- Federal prosecutors from the Southern District of New York, in addition to the Securities and Exchange Commission and Commodity Futures Trading Commission filing civil suits, revealed a history behind Sam Bankman-Fried’s crypto empire collapse.
With his unexpected arrest on Monday night, Sam Bankman-Fried had made amends with everyone who would hear him out. In a confidential draft of the testimony he planned to deliver to the House, he expressed that for all his adult years, he was quite remorseful. He sincerely communicated and acknowledged that “he messed up” in multiple mediums, from tweets to written messages and verbal confessions alike.
Despite apologizing to Bahamas regulators for “ending up in this position”, it remained unclear what Bankman-Fried was sorry for, especially considering his adamant denials of fraud across various media outlets and on Twitter. As he was escorted out of his penthouse apartment in Nassau in handcuffs, the truth began to take shape.
On the day after his arrest, federal prosecutors and regulators released a flurry of documents that not only accused Bankman-Fried of committing fraud but stated with certainty that this deception started from the very beginning. The Securities Exchange Commission filing further substantiated these claims.
Far from making a “f—– up”, SEC and Commodity Futures Trading Commission regulators, alongside federal prosecutors from the United States Attorney’s Office for the Southern District of New York, assert that Bankman-Fried was an integral part – in fact driving force behind what has been described by U.S. Attorney Damian Williams as “one of the biggest financial frauds in American history.” The accusations against Bankman-Fried were formulated with remarkable swiftness but afford insight into one of the most eminent prosecutions since Enron’s downfall.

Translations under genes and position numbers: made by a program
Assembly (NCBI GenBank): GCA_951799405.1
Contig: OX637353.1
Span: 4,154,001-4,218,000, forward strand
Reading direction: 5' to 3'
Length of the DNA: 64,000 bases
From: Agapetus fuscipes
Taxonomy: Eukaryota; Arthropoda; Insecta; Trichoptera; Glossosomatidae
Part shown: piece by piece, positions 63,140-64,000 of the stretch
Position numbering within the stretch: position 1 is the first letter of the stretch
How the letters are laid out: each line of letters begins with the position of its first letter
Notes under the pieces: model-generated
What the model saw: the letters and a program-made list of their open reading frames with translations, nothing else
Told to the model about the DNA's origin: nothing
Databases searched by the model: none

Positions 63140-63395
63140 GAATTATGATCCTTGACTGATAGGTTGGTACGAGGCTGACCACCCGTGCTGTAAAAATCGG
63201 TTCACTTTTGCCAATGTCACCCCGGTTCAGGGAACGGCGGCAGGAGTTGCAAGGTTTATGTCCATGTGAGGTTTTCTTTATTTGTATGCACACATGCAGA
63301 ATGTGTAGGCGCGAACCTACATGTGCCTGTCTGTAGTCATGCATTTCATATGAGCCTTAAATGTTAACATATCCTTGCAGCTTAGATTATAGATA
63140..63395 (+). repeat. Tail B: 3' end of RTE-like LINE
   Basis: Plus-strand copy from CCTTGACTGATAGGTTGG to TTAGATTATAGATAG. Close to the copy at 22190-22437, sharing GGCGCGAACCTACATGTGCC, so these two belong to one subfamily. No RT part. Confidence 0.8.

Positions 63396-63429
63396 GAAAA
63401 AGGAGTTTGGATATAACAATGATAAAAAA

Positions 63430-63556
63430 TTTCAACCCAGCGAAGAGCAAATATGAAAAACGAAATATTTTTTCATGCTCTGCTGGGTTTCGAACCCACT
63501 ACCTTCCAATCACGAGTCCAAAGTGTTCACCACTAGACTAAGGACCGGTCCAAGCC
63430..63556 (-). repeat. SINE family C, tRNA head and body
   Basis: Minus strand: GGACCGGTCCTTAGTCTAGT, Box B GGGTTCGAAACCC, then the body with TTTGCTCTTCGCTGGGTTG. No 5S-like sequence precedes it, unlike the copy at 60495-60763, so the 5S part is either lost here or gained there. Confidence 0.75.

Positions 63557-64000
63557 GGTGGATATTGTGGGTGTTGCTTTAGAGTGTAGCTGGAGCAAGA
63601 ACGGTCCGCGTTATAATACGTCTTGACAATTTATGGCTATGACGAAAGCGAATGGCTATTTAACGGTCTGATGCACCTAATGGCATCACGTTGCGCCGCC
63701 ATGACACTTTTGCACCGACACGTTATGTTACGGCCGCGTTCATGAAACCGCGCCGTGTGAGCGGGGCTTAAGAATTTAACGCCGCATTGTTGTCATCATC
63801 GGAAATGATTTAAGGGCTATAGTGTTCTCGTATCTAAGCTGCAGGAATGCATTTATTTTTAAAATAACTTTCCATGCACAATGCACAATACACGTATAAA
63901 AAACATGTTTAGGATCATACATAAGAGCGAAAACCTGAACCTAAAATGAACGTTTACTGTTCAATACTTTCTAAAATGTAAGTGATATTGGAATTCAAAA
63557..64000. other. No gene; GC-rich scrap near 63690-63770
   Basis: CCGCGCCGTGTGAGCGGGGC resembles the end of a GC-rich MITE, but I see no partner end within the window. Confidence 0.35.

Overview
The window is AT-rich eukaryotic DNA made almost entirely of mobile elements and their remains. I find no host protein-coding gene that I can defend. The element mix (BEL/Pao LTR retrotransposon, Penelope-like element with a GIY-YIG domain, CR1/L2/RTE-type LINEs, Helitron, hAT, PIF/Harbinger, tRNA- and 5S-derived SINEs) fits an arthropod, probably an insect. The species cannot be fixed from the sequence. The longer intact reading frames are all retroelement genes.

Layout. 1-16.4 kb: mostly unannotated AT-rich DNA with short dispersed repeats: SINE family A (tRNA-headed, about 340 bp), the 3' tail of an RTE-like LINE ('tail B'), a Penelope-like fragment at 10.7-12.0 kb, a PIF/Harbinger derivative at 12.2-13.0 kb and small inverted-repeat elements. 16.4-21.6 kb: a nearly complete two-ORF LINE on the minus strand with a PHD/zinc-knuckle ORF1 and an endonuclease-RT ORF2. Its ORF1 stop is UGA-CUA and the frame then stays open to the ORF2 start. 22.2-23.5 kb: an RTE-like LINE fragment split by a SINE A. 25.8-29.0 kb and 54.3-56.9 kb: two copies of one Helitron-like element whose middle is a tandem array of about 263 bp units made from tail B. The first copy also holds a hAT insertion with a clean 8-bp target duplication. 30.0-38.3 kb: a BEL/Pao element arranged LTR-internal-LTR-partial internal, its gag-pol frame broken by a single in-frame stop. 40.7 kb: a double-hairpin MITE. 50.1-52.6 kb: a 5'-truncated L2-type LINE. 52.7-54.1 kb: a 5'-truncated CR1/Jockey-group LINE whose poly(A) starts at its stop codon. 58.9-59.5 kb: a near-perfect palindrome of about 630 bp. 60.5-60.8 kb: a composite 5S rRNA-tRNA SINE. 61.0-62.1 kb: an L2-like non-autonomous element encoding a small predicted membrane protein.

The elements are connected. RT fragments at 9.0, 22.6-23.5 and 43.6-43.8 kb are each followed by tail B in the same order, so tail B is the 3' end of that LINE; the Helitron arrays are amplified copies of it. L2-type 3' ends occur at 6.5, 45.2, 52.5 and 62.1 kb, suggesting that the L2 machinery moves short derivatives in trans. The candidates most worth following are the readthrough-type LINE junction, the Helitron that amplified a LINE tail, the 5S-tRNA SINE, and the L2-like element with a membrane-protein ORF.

In November 2017, Bankman-Fried established his cryptocurrency hedge fund Alameda Research in Berkeley, California. The offspring of two Stanford law professors and a graduate from MIT, Bankman-Fried had previously worked at the top quantitative trading firm Jane Street Capital before collaborating with MIT classmate Gary Wang to venture into cryptocurrencies.
With its arbitrage approach, Alameda Research capitalized on the price discrepancies between South Korea and other markets to make a mint with what was nicknamed “the kimchi swap” buying Bitcoin at a low cost in one exchange while simultaneously selling it for inflated prices elsewhere. Bankman-Fried and Wang were prime beneficiaries of this lucrative strategy.